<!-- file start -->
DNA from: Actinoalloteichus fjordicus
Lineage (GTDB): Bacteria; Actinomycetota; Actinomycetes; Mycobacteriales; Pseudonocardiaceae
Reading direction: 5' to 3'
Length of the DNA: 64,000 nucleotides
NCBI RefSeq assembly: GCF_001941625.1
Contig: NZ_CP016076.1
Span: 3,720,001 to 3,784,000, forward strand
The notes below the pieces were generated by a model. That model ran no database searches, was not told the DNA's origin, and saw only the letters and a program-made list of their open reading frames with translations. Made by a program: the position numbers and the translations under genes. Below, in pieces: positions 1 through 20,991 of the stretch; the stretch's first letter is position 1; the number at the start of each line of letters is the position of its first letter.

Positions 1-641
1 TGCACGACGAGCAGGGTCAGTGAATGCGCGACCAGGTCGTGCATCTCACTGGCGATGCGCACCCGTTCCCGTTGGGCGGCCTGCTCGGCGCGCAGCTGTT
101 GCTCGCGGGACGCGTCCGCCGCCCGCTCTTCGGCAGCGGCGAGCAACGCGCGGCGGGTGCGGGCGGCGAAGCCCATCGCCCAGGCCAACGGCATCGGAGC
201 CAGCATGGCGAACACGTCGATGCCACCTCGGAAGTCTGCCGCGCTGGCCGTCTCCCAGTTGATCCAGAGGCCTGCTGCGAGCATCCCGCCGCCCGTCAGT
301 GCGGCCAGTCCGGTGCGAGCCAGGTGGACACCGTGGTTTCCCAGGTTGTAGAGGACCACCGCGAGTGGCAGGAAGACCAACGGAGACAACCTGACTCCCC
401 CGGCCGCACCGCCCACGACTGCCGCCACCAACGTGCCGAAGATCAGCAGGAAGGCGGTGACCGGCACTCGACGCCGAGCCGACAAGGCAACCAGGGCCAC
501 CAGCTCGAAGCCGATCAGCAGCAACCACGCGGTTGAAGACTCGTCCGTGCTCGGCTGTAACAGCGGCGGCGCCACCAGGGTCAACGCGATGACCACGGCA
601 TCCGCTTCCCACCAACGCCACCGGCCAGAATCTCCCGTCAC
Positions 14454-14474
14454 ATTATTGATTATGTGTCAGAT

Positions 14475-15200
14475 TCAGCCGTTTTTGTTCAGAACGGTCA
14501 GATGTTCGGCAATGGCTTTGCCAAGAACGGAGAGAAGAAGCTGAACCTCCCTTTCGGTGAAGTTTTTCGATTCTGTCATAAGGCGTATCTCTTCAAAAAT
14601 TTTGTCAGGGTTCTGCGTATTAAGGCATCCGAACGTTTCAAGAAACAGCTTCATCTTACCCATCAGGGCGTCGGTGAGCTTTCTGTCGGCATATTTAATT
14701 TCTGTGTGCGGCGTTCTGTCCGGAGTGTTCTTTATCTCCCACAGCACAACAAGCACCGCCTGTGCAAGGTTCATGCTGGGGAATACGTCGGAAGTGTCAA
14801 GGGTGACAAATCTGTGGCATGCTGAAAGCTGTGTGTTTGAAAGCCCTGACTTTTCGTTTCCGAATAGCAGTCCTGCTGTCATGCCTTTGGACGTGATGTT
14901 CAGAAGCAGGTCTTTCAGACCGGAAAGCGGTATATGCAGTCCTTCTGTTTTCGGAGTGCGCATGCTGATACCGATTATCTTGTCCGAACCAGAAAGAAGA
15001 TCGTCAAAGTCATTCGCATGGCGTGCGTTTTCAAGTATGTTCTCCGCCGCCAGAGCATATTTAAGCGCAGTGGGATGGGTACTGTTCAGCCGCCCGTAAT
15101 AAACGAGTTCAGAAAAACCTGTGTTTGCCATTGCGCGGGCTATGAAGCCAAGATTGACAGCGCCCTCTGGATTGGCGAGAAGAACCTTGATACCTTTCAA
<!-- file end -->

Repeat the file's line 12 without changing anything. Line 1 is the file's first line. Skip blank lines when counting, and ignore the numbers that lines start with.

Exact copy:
201 CAGCATGGCGAACACGTCGATGCCACCTCGGAAGTCTGCCGCGCTGGCCGTCTCCCAGTTGATCCAGAGGCCTGCTGCGAGCATCCCGCCGCCCGTCAGT